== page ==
It seems that it isn’t only bloggers and newspaper journalists who understand the infamous temperature probability map that has done the rounds since this blog made a screenshot of it and published it.
This blog submitted a Freedom of Information request to the Cabinet Office to enquire if it issued any instructions or restrictions concerning the use of the ‘private’ Met Office forecast to the Government. The Cabinet Office states that it gave no such instructions to the Met Office. It also included the Met Office forecast that readers will now be familiar with.
But tacked onto the end of the FOI response, on page 8, were redacted copies of a couple of emails between the Cabinet Office’s Civil Contingencies Sectretariat (CCS) and the Met Office. One of those relates to the forecast information the National Grid was using – screenshot below.
It is clear that the government’s understanding is that the temperature probability map is exactly what we showed John Hirst acknowledging it to be yesterday, a forecast. The differential between the probability map and the forecast received by the Cabinet Office is clearly identified as being the age of the forecast. The difference can be accounted for by the Met Office’s two-week update cycle.
The clear inference here is that by the time National Grid and the media had used the temperature probability map to state the Met Office was forecasting a warmer than average winter, the Met had already updated its forecast to the one supplied to the Cabinet Office. This and the information in the screenshot below (helpfully highlighted by the Cabinet Office), refutes Met Office claims that the map was not a forecast and that it had not suggested a warmer than average winter:
The Met Office has twisted itself into so many contortions to provide it with deniability of any forecast that is inaccurate, it has put itself in a position where they are telling the media, the public, bloggers, National Grid and the Cabinet Office that black is actually white.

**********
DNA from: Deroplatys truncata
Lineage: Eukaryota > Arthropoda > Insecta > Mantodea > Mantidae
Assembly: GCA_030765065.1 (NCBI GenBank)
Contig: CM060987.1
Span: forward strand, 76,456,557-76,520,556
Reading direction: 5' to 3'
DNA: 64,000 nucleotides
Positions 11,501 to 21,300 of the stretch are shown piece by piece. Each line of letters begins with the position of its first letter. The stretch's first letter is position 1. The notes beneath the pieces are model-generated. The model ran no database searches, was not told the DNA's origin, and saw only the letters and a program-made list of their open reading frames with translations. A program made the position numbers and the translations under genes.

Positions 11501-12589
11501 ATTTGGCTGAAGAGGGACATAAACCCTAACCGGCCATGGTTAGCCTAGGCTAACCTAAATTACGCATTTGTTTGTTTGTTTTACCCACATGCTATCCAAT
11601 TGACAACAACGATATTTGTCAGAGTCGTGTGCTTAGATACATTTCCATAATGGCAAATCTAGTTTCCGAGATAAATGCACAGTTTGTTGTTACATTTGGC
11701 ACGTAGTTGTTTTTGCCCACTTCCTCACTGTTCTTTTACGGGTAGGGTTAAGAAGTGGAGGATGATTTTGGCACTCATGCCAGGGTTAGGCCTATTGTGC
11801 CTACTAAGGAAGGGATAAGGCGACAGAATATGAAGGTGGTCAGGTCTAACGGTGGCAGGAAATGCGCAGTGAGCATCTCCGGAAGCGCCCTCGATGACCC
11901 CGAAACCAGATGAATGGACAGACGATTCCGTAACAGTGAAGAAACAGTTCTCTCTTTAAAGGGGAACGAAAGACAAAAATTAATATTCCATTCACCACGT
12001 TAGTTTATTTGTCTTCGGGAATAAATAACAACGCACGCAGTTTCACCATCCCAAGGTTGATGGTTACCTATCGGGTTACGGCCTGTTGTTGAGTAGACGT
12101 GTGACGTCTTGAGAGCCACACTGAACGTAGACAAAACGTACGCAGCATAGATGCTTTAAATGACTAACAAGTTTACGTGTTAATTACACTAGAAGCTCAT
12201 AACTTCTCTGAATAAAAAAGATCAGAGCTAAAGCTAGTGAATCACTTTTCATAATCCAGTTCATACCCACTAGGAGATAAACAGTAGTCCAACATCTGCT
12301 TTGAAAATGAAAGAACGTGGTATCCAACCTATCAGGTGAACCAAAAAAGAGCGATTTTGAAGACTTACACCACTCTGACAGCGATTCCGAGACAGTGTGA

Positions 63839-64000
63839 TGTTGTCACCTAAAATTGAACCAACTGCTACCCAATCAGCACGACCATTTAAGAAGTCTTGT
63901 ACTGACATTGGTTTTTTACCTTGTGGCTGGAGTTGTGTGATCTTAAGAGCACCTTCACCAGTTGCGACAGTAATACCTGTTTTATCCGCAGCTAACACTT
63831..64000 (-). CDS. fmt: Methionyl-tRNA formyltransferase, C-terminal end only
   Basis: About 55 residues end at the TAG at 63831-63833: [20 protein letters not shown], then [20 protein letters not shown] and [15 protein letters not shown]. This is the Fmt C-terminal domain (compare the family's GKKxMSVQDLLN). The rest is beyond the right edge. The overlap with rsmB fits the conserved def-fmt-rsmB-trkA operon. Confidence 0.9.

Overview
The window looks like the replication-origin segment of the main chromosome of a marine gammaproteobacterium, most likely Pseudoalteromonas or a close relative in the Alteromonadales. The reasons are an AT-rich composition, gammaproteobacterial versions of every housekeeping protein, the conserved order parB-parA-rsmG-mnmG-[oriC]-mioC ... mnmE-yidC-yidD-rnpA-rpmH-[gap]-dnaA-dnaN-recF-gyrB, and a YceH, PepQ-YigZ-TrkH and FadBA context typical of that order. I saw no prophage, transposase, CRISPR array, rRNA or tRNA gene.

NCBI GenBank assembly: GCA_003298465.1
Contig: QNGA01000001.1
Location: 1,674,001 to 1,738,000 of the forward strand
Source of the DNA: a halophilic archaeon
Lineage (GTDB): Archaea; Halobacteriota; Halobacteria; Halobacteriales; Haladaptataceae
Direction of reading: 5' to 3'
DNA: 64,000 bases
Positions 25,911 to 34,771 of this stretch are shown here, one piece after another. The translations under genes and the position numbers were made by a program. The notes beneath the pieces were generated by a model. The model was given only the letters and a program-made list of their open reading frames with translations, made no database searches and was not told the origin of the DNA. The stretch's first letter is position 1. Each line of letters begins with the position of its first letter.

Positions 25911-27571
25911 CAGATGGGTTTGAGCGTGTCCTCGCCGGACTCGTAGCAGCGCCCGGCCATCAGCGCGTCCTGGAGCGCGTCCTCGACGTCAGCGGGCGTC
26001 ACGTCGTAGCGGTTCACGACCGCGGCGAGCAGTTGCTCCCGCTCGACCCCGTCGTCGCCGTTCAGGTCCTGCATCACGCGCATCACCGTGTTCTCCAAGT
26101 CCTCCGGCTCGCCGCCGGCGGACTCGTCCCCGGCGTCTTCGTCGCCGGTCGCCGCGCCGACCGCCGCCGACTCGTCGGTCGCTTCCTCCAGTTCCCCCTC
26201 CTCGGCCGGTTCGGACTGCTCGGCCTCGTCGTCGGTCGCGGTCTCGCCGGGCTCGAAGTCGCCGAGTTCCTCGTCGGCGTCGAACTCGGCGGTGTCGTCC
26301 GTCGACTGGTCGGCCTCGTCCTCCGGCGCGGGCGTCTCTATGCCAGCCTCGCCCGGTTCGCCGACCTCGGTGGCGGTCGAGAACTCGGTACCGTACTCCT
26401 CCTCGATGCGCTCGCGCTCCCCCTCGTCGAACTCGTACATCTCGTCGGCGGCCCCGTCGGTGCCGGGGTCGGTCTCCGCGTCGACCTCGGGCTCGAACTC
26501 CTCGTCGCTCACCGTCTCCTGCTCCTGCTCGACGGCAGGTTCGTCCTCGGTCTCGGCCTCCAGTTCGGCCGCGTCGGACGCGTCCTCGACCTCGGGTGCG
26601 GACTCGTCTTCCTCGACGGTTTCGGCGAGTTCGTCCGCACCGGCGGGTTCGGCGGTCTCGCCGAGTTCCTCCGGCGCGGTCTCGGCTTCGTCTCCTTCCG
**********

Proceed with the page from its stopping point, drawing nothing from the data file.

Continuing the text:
The Met Office did not consistently forecast the 60% probability of an average or colder than average winter. Indeed, the Cabinet Office actually refers to figures that bear out what was shown on the probability map – around a 60%-80% (below tightened up to say 75%) probability of a warmer than average winter:
What does all this mean? Simply that the Met Office is not capable of producing forecasts of weather more than a week or so ahead of time, unlike other forecasters who do not have a fraction of the computing power available to them.
The issue is the Met Office model assumes that as atmospheric CO2 rises, so temperatures must rise – and this means longer range forecasts have an in-built warm bias that can result in inaccurate forecasts as we have seen over the last three years. As such while their short term and ‘nowcasting’ performance is broadly acceptable, anything forecast beyond a few days seems fundamentally flawed due to a blind faith in the hypothesis of CO2 driven global warming and so we can have no confidence in it.